First Impressions (and we’re not talking about Jane Austen’s first title for Pride and Prejudice)

He thinks I’m silly, shallow, and stupid, I thought. The realization came as a shock as I sat across the room from him and pondered his off-handed remark during the group discussion.

Some things he’d said before (to others) suddenly made sense. His snub of me when I tried to say hi to him earlier in the week came into focus. Suddenly, in that moment, I realized the lenses he was seeing me through and saw what he thought of me. His comment in the middle of that group conversation had hurt, stung even, and the more I thought about it and began to understand what he actually thought about me, the more it hurt. Because I think he has formed an almost completely false opinion of me without digging very deeply and it bothers me.

I understand we all see others through our own lenses. We all make judgments and decisions about who people are and what’s important to them, sometimes based on very limited knowledge or the way we interpret specific characteristics or habits. A friend once told me that when she met a guy who was confident, she often read it as cockiness and didn’t like him. I’ve been told before that people are sometimes intimidated by me, I guess because I’m an editor, relatively young, and seem to know what I’m doing.

The truth, if anyone takes the time to find out, is that I’m generally a mess. I’m not sure of myself ever. If you asked me, I’d tell you that I am where I am because God opened the doors for me to walk through and while I feel well-prepared by my training to do my work, I also feel completely unqualified to speak the Truth into teens’ lives. Most of the time, I’m fairly unsure why I’m there or what I’m supposed to be doing. I’m also shy when I meet new people and it takes time for me to get to know someone and reveal that I’m a mess. An I silly? Yes, at times. Am I shallow? I’d have to say that at times, I can be. But if we’re all honest with ourselves, we’d all have to admit to that. Am I stupid? No. Not really. I have my moments, but then we all do.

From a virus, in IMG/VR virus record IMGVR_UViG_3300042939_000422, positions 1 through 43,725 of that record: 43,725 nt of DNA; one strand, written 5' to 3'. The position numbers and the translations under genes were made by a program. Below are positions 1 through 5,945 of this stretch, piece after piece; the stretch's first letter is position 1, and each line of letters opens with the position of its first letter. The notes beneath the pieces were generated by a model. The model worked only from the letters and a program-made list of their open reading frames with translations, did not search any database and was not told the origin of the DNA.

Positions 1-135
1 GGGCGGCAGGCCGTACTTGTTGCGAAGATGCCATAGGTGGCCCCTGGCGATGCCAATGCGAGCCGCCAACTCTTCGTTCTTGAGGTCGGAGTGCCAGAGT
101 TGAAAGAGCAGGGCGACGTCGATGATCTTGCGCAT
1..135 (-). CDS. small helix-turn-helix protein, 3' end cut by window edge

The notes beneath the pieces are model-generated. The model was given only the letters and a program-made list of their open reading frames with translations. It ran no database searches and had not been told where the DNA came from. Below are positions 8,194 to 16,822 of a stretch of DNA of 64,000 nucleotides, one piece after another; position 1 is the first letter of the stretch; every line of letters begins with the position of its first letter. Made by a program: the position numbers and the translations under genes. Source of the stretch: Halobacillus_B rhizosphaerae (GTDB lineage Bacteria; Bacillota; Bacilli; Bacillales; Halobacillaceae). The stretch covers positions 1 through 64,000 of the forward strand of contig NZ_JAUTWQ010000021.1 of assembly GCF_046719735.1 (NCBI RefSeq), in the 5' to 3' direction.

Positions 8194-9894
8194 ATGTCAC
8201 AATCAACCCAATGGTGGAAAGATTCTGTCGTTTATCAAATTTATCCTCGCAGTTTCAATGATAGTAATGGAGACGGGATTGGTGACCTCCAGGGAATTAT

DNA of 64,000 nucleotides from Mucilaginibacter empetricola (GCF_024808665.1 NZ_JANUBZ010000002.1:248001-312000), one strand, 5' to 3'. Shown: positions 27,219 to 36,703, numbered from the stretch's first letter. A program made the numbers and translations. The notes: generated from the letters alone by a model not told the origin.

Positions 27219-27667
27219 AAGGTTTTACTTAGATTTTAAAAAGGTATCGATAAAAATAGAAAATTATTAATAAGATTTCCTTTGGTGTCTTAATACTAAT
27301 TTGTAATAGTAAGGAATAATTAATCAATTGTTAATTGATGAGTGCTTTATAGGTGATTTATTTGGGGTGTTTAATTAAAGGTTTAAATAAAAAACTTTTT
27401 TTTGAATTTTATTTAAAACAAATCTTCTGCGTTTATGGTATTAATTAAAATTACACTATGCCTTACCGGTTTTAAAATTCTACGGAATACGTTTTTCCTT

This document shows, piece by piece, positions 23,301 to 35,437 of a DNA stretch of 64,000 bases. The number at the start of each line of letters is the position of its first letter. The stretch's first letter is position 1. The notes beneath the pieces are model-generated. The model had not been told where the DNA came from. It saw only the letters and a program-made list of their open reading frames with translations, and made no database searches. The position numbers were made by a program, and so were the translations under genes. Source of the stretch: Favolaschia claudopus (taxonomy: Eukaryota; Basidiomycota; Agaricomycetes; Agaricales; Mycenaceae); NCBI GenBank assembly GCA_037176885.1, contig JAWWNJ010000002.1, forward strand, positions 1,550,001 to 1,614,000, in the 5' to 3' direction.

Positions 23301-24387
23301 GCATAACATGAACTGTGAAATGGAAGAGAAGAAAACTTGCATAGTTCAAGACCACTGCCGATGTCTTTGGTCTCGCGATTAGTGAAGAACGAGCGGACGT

That off-handed comment hurt. But there’s a part of me that questions if there wasn’t some truth to it. Whether he meant it that way or not, his joke became a clarion call to examine myself, my life, and the way things can appear.

But it also became a caution to myself and to you. Don’t make snap judgments of people based on your own prejudices. Many times, we interpret things through our prejudices without even knowing it and just as many times, our prejudices don’t reveal the complete truth. Because she likes to wear makeup and dress a certain way, she’s a snob or more concerned with beauty than godliness. Because he seems dashing and good-looking, he must have everything all under control. Because she likes to joke around, there must not be much substance to her. Because he seems confident, put-together, and self-sufficient (everything you think you aren’t), he must be full of himself and think he’s above everyone else. Because she wears that outfit or dates that guy or whatever, she must have low morals, make bad decisions, or be stupid.

At one time or another, I’ve probably thought those things about people. Sometimes, I’ve been right, but most of the time I’ve been dead wrong. I once thought someone I went to church with was stuck up and snobby, until I took the time to get to know her and saw her heart. And most of what I had interpreted as snobby in her actually wasn’t. It was simply me applying prejudices I had developed very early in life in order to cope with the people I thought were more beautiful and popular than me and who hadn’t treated me very well. Those prejudices weren’t fair to her, and, in fact, they were absolutely wrong once I got to know her. She’s now someone I am very happy to count among my friends and acquaintances and someone who is very godly, welcoming, and loving. I simply interpreted her confidence and beauty based on my own prejudices and made her into someone she wasn’t. It was unfair to her, and it was wrong.

My advice to you: don’t stick a label on someone you barely know. Do some digging in your life and become aware of your prejudices. Then, take some time, effort, and prayer and seek to see if your assumptions about people are indeed valid or warranted. Sometimes, you may be right. More often than not, you’ll wish you hadn’t made such a snap judgment and missed out on getting to know a really wonderful person.

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